Tuesday, 29 March 2022

10:30 – 12:30

Session four: The nature of Romanian journalism today

Alison Mutler

Ovidiu Vanghele

Mădălin Necșuțu

Summary
This session will focus more on how Romanian journalists can perform their roles effectively in a country where access to information can often be difficult for journalists, especially those working for independent press projects. However, this panel will also analyse how Romanian journalists can effectively work outside the country as a freelancer or even work abroad. Speaking on their own experiences, the speakers will discuss the varied breadth of exposure and skills gained from becoming a cross-border journalist, whilst also answering questions on how to effectively produce safe and excellent quality journalism in today’s Romania.

13:30 – 15:30

Session five:  Authoritarianism and the media

Emilia Sercan

Peter Erdelyi

Wojciech Przybylski

Summary
Authoritarianism’s effect on the media of the states is not an under-discussed topic and the lasting effects of authoritarian regimes on media institutions cannot be understated. With a history of such regimes in the Central and South-Eastern European region, this panel will seek to investigate the effects of history on today’s press, whilst also looking at some more blatant breeches to freedom of speech some countries are experiencing today.

16:00 – 16:30

Closing session: wrapping up

Nicolae Ratiu

John Lloyd

SPEAKERS

John Lloyd

John Lloyd co-founded The Reuters Institute for the Study of Journalism at the University of Oxford in 2006, where he was Director of Journalism and a Senior Research Fellow. He is a Contributing editor at The Financial Times, and Chairman of the School of Civic Education (Russia). Lloyd was a freelance reporter in Belfast in the early 1970s. He was a reporter on LBC Radio, worked at London Weekend TV as a reporter on the London Programme and producer on Weekend World. At the Financial Times he has been Labour Editor,Labour and Industrial Editor, East Europe Editor, Moscow Bureau Chief; and founding editor of the FT Weekend Magazine. He has edited both Time Out and the New Statesman.

Wojciech Przybylski

Wojciech Przybylski is the editor-in-chief of Visegrad Insight and chairman of Res Publica Foundation in Warsaw. Previously Wojciech has been the editor-in-chief of Eurozine – a magazine representing a network of European cultural journals, and – a Polish journal Res Publica Nowa. He has launched and leads the ‘New Europe 100’ project that is networking and bringing forward a community of successful innovators from CEE across the fields of business, research media, NGO and public administration run jointly by Res Publica, Financial Times and Google. He is a member of the advisory board of the European Forum of New Ideas. His expertise includes European and transatlantic affairs as well as policies related to innovation and culture. He has been publishing in Foreign Policy, Politico Europe, Journal of Democracy, EUObserver, VoxEurop, Hospodarskenoviny, Internazzionale, Gazeta Wyborcza, Dziennik Gazeta Prawna and several others. His new book ‘Understanding Central Europe’ (co-ed. with Marcin Moskalewicz) has been published in 2017 by Routledge.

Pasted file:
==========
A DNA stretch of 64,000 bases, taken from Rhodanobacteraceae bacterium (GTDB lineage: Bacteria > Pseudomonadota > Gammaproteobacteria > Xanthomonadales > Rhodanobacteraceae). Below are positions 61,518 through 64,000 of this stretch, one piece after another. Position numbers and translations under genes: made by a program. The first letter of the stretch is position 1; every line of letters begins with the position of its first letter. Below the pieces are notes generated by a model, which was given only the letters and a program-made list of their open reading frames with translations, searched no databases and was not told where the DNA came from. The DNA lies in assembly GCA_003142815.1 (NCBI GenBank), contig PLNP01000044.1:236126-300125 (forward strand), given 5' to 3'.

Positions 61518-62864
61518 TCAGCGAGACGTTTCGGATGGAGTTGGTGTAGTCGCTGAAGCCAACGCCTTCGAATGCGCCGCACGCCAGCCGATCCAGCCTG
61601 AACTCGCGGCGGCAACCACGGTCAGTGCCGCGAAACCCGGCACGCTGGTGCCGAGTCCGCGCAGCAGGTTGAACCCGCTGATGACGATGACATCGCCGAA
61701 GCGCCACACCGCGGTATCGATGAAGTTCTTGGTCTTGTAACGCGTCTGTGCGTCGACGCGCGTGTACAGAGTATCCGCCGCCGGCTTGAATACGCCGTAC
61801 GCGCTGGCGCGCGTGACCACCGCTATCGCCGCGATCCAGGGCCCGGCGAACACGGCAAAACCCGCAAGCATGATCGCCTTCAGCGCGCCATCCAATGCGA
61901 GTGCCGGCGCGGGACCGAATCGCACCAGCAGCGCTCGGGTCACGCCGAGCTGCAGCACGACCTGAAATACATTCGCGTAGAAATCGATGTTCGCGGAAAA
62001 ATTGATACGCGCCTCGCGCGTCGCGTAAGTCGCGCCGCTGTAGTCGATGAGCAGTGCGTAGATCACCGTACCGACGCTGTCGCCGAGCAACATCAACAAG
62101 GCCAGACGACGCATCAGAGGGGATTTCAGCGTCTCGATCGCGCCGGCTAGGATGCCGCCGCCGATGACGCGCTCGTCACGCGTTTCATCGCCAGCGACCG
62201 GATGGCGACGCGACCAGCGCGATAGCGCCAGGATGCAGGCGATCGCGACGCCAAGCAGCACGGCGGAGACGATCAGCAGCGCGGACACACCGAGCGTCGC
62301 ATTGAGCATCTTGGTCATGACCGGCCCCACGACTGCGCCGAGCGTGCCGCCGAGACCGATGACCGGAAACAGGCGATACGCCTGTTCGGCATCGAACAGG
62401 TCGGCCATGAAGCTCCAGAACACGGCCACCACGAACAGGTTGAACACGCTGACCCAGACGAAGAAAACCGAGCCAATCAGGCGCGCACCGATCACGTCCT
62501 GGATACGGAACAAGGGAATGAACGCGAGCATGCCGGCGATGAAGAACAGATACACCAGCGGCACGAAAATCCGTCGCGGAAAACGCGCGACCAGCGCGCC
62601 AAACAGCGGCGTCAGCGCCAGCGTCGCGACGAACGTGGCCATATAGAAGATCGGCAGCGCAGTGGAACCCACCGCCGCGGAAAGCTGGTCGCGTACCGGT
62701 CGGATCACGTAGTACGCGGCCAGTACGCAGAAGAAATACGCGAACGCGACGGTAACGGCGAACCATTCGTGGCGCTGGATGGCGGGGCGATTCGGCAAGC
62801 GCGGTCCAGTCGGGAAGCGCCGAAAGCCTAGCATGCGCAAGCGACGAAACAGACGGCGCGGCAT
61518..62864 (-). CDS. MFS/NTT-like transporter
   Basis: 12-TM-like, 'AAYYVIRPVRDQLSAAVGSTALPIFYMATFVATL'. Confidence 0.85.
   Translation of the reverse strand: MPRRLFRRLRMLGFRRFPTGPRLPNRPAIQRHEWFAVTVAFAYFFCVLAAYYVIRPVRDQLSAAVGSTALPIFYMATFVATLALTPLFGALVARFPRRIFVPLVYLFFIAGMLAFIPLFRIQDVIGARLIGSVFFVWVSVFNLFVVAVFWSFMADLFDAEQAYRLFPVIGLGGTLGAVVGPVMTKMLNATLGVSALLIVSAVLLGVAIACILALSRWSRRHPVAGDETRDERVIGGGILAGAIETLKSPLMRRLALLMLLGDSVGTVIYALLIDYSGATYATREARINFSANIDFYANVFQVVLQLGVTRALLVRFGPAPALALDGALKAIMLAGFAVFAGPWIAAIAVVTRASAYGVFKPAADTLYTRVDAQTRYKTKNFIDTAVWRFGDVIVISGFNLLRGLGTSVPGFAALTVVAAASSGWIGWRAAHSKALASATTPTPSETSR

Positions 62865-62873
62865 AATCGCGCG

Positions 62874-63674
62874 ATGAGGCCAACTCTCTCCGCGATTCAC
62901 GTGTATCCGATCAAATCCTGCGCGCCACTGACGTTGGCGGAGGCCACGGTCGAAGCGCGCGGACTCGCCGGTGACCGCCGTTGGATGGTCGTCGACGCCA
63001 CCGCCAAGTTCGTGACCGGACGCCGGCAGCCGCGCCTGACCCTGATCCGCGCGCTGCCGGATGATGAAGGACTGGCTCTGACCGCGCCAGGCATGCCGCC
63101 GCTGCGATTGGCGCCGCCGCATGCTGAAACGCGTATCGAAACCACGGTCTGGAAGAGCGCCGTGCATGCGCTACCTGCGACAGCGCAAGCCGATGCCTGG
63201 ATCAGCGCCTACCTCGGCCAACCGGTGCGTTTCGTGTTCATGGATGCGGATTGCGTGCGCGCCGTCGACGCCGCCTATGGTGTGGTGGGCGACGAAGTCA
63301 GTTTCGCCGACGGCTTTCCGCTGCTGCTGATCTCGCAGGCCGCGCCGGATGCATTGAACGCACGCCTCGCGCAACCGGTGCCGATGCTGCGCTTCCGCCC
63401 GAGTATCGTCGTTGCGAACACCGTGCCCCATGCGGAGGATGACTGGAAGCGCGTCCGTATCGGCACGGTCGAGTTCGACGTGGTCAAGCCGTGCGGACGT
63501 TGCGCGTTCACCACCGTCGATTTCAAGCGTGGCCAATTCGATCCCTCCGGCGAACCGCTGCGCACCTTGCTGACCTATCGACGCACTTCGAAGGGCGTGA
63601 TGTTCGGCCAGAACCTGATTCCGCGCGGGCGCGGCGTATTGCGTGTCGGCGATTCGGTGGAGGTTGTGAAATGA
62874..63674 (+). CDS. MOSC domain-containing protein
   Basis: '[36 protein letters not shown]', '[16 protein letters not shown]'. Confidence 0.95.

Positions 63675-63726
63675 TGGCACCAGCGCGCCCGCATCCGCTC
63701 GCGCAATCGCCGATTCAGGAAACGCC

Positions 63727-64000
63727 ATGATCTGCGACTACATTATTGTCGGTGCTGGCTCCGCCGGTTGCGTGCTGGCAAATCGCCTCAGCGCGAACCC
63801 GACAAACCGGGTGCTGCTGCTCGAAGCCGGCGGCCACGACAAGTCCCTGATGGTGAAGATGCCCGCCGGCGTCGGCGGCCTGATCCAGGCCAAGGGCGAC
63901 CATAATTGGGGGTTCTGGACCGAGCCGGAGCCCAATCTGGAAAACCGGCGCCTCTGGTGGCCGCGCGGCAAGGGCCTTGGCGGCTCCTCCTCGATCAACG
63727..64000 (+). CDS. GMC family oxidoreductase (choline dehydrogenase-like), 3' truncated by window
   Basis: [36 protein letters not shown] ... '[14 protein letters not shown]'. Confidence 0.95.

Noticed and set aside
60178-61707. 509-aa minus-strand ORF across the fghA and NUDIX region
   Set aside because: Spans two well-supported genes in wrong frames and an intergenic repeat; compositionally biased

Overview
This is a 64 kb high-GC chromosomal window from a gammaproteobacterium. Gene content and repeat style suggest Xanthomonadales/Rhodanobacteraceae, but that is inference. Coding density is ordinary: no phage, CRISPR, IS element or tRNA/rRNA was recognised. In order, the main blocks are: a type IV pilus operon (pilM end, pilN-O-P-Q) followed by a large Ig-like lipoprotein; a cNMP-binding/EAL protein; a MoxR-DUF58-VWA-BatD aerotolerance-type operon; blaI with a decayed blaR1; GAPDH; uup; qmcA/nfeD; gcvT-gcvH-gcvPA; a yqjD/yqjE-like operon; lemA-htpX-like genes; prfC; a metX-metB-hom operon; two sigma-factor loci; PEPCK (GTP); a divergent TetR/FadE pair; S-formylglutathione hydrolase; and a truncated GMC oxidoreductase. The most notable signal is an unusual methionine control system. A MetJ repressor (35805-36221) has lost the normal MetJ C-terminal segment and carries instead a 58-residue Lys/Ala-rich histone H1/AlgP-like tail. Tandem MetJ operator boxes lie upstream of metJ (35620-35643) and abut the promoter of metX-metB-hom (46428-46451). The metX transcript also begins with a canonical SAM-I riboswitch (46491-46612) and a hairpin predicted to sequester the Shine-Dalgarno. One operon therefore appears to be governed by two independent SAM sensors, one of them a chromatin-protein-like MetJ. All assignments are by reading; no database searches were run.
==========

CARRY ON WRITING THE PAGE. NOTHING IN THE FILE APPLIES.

Alison Mutler

Alison Mutler studied Romanian literature and language at the University of London and graduated in 1987. She first reported from Romania, Bulgaria and Moldova before communism ended, and was in Romania, working for British television station ITV during the 1989 anti-communist revolt.  She moved to Romania in 1991 and joined the Associated Press which she left last year after 25 years. She has been president of the now defunct Foreign Press Association. She is now a correspondent for Romanian startup news site, universul.net. She occasionally freelances for Coda Story and Radio Free Europe among others.

Ovidiu Vanghele

Ovidiu Vanghele started his career in 2002 at MEDIAFAX Agency. During his ten years in the press agency he gradually became interested in more detailed subjects, closer to investigative journalism. He then joined the Pro TV news team. Less than a year later, he chose to leave mainstream media, founding the Center for Investigative Media, the entity he heads ever since. In the last seven years, Ovidiu published several press investigations tracing millions of euro spent pointlessly, illegally or simply stolen. His best known investigations focused on the abuses from mental health centers, the Romanian Academy monetary frauds, the National Railway Company’s contracts. Most of these also became judiciary investigations. He has spent almost the entire 2016 documenting, together with Ana Poenariu (Rise Project), the series “Toți oamenii generalului”, tracking the personal and financial development of Gabriel Oprea. In 2017, together with Vlad Stoicescu (dela0.ro), he set up a journalism platform aimed to better understand the relationship between the Churches in Romania and state institutions. Funded by its readers, the online project “Let there be light!” is, to many, an example of how journalism can survive in these tough times. He also teaches journalism at the University of Bucharest.